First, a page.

“Women’s leadership and the protection of women’s rights should always be at the forefront—and never an afterthought—in promoting international peace and security,” UN Secretary-General Ban Ki-moon said recently. The Secretary-General’s remarks provide a crucial strategic focus. Research, evidence, and experience underline that women’s leadership in peacebuilding increases overall operational effectiveness.
Author Archives: WorldBankBlogs
Just two weeks ago, the citizens of Sierra Leone celebrated the end of Ebola transmission in their country with cheering and dancing in the streets of Freetown. It’s a milestone worth celebrating in a country that has suffered nearly 4,000 deaths from the deadly virus.
If you think about it, snow is a pretty amazing thing. It is nature’s way of storing water in the winter, and then using it in the summer when it is needed, namely during the growing season. If it gets too warm, the water does not stay locked up as snow till the summer. Too much warmth also means that more snow and ice may melt than usual, resulting in floods. But at the same time, if the water comes down the mountain too abundantly and too early, there may not be enough water during the growing season, causing drought-like conditions. Kazakhstan, Kyrgyz Republic, Tajikistan, Turkmenistan, and Uzbekistan are among the Europe and Central Asia Region’s most vulnerable countries to climate change
It was recorded by the Spanish conquistadors, and triggered famines that have been linked to China’s 1901 Boxer Rebellion and even the French revolution. Named by Peruvian fishermen because of its tendency to appear around Christmastime, El Niño is the planet’s most large-scale and recurring mode of climate variability. Every 2-7 years, a slackening of trade winds that push sun-warmed water across the Pacific contributes to a rise in water temperature across large parts of the ocean. As the heat rises, a global pattern of weather changes ensues, triggering heat waves in many tropical regions and extreme drought or rainfall in others.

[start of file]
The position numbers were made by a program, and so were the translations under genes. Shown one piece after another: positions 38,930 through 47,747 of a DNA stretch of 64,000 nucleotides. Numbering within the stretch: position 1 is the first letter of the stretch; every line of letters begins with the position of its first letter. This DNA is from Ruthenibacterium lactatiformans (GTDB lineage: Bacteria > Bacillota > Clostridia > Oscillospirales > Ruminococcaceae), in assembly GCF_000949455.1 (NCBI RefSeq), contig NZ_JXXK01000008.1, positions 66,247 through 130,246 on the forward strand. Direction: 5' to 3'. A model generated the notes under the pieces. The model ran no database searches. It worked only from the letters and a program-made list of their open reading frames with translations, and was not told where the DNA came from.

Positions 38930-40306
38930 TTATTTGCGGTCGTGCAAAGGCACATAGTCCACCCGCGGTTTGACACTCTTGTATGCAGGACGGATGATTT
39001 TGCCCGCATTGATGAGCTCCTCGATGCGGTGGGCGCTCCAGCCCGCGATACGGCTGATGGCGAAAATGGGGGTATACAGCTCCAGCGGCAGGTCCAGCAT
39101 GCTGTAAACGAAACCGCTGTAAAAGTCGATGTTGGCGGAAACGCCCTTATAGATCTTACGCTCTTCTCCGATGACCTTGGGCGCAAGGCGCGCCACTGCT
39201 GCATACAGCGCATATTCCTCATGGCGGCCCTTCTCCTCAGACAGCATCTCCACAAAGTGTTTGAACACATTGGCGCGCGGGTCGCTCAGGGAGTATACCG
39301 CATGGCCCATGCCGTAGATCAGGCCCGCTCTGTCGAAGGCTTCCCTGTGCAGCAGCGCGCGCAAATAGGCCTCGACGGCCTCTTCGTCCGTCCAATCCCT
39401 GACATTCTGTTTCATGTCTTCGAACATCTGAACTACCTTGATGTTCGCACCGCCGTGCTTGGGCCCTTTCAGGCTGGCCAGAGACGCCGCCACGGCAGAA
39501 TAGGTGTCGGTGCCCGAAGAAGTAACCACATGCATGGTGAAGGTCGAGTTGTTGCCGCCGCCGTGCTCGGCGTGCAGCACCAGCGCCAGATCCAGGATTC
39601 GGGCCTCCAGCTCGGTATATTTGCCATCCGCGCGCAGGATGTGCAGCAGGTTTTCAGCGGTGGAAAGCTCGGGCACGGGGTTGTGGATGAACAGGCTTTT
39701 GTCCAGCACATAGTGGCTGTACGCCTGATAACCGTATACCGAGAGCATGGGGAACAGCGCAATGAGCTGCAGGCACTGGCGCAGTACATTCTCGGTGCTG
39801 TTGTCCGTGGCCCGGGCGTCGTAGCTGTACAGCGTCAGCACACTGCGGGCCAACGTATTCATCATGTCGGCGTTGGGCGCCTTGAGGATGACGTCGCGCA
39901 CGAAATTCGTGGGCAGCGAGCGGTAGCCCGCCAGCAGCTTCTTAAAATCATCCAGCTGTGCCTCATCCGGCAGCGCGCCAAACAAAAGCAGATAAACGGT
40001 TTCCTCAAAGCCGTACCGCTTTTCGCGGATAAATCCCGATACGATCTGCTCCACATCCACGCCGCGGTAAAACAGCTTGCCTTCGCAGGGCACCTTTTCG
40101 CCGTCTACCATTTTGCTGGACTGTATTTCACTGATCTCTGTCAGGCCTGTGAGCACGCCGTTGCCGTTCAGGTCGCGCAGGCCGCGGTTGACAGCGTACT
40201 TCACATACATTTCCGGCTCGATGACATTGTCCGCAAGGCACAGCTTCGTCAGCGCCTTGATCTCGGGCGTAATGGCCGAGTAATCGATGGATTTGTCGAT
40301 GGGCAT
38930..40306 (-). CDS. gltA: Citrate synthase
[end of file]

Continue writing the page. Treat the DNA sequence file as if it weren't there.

In the photo, a beautiful woman named Radha holds her young child in a bleak landscape strewn with refuse. The photo caption reveals she is a rag-picker in Jaipur, India, one of millions making a living from collecting and selling the things other people throw away. We learn that shortly after the photo was taken, her husband died. Radha’s image and story, captured by photographer and artist Tierney Farrell (@tierneyfarrell) in June 2014, was one of 10 photographs selected by National Geographic Your Shot as winners of the #endpoverty hashtag challenge this summer.
Dignity-DTRT, a garment factory in Accra, Ghana, employs 1,500 workers, 75% of them low-income women. © Dominic Chavez/World Bank. More photos from Ghana. ACCRA, Ghana — Energy rationing is popularly nicknamed “dum-sor,” or “on-off” in Ghana, an expression that people use to talk about the country’s frequent power outages.
“If we don’t take action now…the city of Nouakchott will soon be underwater,” said Mr. Amedi Camara, Mauritania’s Minister on Environment and Sustainable Development. These words, spoken during a recent workshop, were more of a warning than a remark. In fact, Minister Camara’s words of caution have been a recurrent theme for Mauritanian authorities and local communities alike, and have stuck with me since. Floods are not a new phenomenon for Nouakchott, which is Mauritania’s capital.
Specialists in Sri Lanka receive training on the InaSafe risk assessment platform. © World Bank When I first heard about OpenStreetMap (OSM) – the so called Wikipedia of maps, built by volunteers around the world – I was skeptical of its ability to scale, usability in decision making, and ultimate longevity among new ideas conceived in the digital age. Years later, having working on many disaster risk management initiatives across the globe, I can say that I am a passionate advocate for the power of this community. And I continue to be struck by the power of one small initiative like OSM that brings together people across cultures and countries to save lives. It is more than a technology or a dataset, it’s a global community of individuals committed to making a difference
So the global challenge is clear: We need to sustainably feed 9 billion people in 2050, while building the resilience of farmers and food companies AND concurrently making agriculture part of the climate solution, not an increasingly large part of the problem. Daunting? Well, yes of course, but that is why it is a “global challenge” and not just something that incremental change will solve. There is nothing new in this story and many of the things we need to do are known, but just not done at scale. What is new is the fact that the interests, aspirations and objectives of a wide group of stakeholders are coming together.